Rainy Sunday.





What Has Already Fallen Overnight.




 A thick deck of mid-level clouds covers the area this morning courtesy of a weak upper-level trough of low pressure approaching from the west. Light rain showers broke out over our western counties overnight. Most totals (as of 7 AM MST this morning) have been under a tenth of an inch. Ski Apache has received the heaviest amount so far with .20" of liquid equivelant, while light snow continues to fall on the resort.

 Rain should fall upon the plain today. There may even be an embeded isolated thunderstorm or two. Our chances for measurable rainfall range from 20% in the Roswell area, to 50% in the Artesia and Hobbs area, and 60% in the Carlsbad area. Overall rainfall amounts should be light with a few spots perhaps picking up a quarter of an inch or so.

Our high temps today are forecast to range from the mid 60's to the mid 70's. Monday will see highs in the mid 70's, and Tuesday should see readings in the low 70's. Another weak upper-level trough of low pressure will swing eastward over the area on Wednesday. So we might see some more light rain showers develop with this system. Highs on Wednesday will be near 70. Thanksgiving still looks like it will be sunny and warm with highs in the low 70's.

Looking Ahead - Much Colder Weather Lurking.


Valid At 11 PM MST Tuesday November 27, 2012.

Valid At 5 PM MST Tuesday November 27, 2012.

Valid At 5 PM MST Tuesday November 27, 2012.

Brutal cold appears to be shaping up to invade the U.S. in about a week to ten days according to last nights computer model forecast runs. Blocking over Alaska and Iceland in the long-range forecasts (500 millibar level), will force some very cold arctic air southward into the U.S. according to the European (ECMWF), and U.S. GFS forecast models.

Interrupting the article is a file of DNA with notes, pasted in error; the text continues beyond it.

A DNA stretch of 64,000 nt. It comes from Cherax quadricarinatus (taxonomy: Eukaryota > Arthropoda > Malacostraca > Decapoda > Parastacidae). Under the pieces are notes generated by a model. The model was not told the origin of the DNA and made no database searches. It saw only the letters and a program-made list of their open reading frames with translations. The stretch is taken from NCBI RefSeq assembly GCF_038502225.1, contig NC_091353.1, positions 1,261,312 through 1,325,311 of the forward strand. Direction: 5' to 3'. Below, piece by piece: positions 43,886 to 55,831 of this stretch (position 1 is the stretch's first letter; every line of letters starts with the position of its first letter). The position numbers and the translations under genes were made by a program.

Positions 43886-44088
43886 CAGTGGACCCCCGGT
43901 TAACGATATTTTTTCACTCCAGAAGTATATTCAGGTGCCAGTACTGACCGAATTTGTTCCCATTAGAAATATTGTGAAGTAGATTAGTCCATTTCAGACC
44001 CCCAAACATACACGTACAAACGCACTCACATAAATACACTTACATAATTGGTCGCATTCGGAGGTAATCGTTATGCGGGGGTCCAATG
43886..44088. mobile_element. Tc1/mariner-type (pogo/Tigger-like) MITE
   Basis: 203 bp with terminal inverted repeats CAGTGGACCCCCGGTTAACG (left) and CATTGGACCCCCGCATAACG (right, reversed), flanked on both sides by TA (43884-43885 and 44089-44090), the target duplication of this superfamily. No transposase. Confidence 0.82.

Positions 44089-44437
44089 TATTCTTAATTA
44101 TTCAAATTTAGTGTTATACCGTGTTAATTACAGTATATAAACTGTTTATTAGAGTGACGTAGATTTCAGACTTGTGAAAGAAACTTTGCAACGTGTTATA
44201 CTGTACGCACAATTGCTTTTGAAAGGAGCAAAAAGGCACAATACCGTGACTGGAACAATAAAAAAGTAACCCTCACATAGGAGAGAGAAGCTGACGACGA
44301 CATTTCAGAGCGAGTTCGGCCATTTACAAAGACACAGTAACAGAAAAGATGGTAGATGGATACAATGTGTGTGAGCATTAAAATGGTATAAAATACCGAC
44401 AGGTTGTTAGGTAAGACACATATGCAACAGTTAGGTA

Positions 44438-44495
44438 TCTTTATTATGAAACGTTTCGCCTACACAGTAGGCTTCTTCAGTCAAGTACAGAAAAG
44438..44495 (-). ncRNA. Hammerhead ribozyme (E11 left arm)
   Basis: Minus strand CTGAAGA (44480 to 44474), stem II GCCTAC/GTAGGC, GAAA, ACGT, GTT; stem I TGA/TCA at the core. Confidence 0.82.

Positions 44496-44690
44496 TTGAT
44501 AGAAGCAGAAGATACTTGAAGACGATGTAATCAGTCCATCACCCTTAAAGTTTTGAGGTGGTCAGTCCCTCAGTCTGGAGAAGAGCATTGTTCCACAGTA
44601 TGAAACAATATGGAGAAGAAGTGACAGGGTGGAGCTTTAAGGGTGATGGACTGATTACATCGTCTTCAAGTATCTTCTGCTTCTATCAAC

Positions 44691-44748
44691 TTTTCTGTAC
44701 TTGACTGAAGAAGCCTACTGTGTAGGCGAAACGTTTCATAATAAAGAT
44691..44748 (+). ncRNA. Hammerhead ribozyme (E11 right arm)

Last nights 00Z/5 PM MST run of the ECMWF is forecasting temps some 20 to 35-degrees below normal over much of Wyoming, northward into Montana and Canada by around the 27th. Take a a look at some of these temperatures, they are forecast to range from 0F to -35F.

Remember these are just model forecasts, and we will likely see the models vary from day to day on this forecast over the next week. However, there appears to be a strong chance that the current run of above normal temperatures east of the Rockies may be coming to an end soon.

The Truth Is Stranger Than Fiction!

 My Web Page Is Best Viewed With Google Chrome.

Comments

  1. .06" of rain since about 5 am! Made it all the way up here, a surprise. 48F as the dewpoint rises - we're just below the cloud deck in the foothills! (hope this stays a while)

    Incoming cold...great graphics, esp the temp anomaly map. I hope the mountains to my E soften the blow, if it happens.

    ReplyDelete

Post a Comment

Your comments, questions, and feedback on this post/web page are welcome.

Current Watches In Effect

Storm Prediction Center (SPC) Day 1 Severe Weather Outlook

SPC Mesoscale Discussions

Current NWS National Watches/Warnings In Effect

Current NWS National Watches/Warnings In Effect
Click On The Map For The Latest Updates

New Mexico

NWS Regional Radar

NWS Regional Radar

GOES-East - Sector view: Southern Rockies - GEOColor

Current US Temps

Current US Wind Chill/Heat Index Temperatures

NWS Midland Regional Forecast

NWS Albuquerque Regional Forecast

NWS Albuquerque Regional Forecast

NWS Albuquerque Regional Forecast

NWS Albuquerque Regional Forecast

NWS Albuquerque Regional Forecast.

NWS El Paso Regional Forecast

NWS El Paso Regional Forecast

NWS Lubbock Regional Forecast

NWS Lubbock Regional Forecast.

NWS Lubbock Regional Forecasts

NWS Lubbock Regional Forecast

NWS Forecast High Temps Today

NWS Forecast Low Temps Tonight

24-Hour Minimum Wind Chill Forecast

NWS Albuquerque Storm Total Snowfall Forecast

NWS Albuquerque Storm Total Rainfall Forecast

NWS Midland Storm Total Rainfall Forecast

NWS El Paso Storm Total Rainfall Forecast

Average Daily High/Low Temperatures & Rainfall

Average Daily High/Low Temperatures & Rainfall